What It Was Was Not What They Say It Was
Commentary by Frank Conner
As we head into the sesquicentennial remembrance of the "American Civil War," and the liberal media run out all of their big guns to blast the conservative South yet again, this would be a good time to note that it was not a civil war.
A civil war is defined as a war fought between two factions within a nation for the control of that nation. Our "civil war" was fought between two sovereign nations. The sovereign United States of America invaded and conquered the sovereign Confederate States of America, to drag it back into the US, so the Southern states would then function as the dirt-poor agricultural colonies of the Northern capitalists (which they did until WWII).
Why was the Confederate States of America a real-sure-enough sovereign nation?
The USA was officially established as a country in 1781, during the Revolutionary War. Its first official charter was the Articles of Confederation and Perpetual Union, which organized the US as a loose confederation of almost-sovereign states–virtually-independent nations, with a very weak central-government to wage wars and negotiate peace treaties. One of the key factors that determined how the US would be organized was the clear realization by the original Founders that the North and the South despised each other because of a gigantic culture-clash between the peoples of both regions (which persists to this day). Therefore, if either region ever gained control of the central government, it would undoubtedly use that power to grind the other region into the dirt, and the result would likely be a real civil war.
But in a confederation, the states would mostly go their own individual ways, and deal with each other only at arm’s length; and the central government would be so weak that it could not be used by one region as a hammer to bludgeon the other region. Therefore, the original Founders felt safe in constructing the US confederation as a "perpetual union," such that once a state had joined the US, it could not secede without the permission of the central government and all of the other states. Had the Southern states attempted to secede from the US of their own volition under the Articles of Confederation and Perpetual Union, their secession would have been unlawful–a rebellion against the US government.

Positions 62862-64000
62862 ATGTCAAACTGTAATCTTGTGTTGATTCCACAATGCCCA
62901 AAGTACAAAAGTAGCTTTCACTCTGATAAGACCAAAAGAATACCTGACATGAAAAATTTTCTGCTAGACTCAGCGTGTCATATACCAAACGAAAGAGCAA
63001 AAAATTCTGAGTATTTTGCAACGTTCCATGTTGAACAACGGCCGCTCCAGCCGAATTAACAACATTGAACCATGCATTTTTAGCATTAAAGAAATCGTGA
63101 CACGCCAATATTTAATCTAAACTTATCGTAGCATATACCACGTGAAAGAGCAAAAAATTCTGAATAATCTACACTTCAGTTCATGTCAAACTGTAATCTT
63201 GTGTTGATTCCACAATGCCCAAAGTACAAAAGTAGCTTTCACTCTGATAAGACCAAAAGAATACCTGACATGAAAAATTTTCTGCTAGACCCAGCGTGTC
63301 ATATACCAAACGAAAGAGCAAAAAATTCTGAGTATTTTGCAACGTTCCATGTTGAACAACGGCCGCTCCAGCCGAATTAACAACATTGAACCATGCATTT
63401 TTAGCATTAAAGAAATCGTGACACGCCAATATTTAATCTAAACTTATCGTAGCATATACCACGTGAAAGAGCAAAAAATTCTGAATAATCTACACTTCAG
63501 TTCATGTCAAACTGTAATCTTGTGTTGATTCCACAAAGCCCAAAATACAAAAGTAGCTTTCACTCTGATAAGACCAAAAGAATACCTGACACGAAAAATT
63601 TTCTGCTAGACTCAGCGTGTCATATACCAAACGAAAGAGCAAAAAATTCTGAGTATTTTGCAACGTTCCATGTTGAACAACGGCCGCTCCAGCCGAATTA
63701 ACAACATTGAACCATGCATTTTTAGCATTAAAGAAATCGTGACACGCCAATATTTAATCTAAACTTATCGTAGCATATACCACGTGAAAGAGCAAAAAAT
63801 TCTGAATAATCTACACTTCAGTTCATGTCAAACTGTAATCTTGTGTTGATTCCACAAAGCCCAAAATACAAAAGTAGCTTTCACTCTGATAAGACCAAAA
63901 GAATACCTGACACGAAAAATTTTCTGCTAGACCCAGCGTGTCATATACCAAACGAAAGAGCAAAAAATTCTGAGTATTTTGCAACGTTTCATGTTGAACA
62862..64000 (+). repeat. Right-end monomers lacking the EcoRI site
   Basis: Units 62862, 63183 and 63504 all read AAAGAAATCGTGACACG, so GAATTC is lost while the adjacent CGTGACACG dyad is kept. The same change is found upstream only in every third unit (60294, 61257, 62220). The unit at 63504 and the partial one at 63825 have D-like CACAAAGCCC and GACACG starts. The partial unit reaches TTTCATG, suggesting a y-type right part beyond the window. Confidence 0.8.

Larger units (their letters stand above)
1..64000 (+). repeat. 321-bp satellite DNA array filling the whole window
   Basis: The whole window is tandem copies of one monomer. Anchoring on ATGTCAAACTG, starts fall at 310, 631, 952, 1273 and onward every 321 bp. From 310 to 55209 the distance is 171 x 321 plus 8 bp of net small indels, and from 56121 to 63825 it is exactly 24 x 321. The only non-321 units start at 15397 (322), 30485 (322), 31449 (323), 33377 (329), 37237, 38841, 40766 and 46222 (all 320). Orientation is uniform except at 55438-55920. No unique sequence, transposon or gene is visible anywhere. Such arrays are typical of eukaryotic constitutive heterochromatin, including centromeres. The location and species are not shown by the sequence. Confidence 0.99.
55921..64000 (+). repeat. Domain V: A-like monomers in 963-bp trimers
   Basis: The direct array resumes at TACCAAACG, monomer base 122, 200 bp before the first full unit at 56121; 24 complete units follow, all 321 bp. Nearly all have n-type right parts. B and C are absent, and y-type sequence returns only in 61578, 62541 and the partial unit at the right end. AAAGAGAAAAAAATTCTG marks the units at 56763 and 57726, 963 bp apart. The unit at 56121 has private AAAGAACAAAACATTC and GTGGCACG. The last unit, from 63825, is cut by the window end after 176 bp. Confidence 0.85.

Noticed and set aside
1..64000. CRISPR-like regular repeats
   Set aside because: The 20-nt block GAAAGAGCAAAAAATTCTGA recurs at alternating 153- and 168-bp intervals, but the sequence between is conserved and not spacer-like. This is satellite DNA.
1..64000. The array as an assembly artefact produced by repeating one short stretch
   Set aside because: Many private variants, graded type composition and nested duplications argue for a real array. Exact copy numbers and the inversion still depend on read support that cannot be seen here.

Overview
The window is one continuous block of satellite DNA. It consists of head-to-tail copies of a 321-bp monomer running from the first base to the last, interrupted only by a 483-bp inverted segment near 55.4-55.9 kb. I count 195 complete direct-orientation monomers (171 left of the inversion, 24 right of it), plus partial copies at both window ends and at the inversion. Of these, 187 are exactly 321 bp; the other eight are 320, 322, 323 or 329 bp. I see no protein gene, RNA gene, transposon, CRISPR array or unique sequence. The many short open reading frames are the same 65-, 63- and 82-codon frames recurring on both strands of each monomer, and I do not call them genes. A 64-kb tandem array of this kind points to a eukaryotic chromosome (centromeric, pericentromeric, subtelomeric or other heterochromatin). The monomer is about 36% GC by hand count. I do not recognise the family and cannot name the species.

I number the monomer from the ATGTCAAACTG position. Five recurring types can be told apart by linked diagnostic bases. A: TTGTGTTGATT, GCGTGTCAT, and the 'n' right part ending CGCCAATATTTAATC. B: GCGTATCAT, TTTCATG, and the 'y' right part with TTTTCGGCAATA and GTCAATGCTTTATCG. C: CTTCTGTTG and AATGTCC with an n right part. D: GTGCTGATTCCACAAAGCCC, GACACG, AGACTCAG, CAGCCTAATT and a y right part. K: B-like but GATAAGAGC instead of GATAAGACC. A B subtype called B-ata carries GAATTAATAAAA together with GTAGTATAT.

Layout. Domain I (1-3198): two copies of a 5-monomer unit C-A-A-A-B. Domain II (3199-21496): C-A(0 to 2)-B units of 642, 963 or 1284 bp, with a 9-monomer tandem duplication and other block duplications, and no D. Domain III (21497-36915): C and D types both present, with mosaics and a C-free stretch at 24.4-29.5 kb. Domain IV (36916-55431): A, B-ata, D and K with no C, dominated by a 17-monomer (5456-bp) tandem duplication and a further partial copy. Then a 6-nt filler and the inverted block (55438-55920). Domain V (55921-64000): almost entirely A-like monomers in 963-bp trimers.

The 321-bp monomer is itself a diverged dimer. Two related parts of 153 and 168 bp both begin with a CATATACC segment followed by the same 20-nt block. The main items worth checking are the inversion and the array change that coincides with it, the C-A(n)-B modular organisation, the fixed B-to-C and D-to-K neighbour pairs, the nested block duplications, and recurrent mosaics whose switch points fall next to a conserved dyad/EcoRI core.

But soon after the startup of the US in 1781, it became apparent that the Articles had some serious flaws; so in 1787, the states sent delegates to a convention in Philadelphia to determine how to fix them. But instead, the delegates decided to junk the Articles, and create a new government charter, the US Constitution. The Constitution would reorganize the US as a totally-different kind of country–a federation consisting of states tied more-closely together under a far-more-powerful central government with a president who would be given a frightening amount of power.
In working out the details of the Constitution, the new Founding Fathers also recognized that the central problem they faced was the hatred of the North and the South for one another; and this would be a far-more-serious problem under the Constitution than under the Articles. So they tried to lay out the Constitution in such a way that the political power of the North would always be perfectly balanced against the political power of the South in the federal government–into the far-distant future. But in case something unforeseen occurred, and one region did gain control of the government, there had to be a safety valve to prevent a civil war. The safety feature the Founders used was to make no mention of perpetual union in the Constitution. Thus, if one region gained total control of the government and squeezed the other region intolerably, the squeezed region could now secede from the US and form its own country, rather than wage an all-out civil war with the other region. The US Constitution was adopted in 1789, and it remains in force as the US government charter today.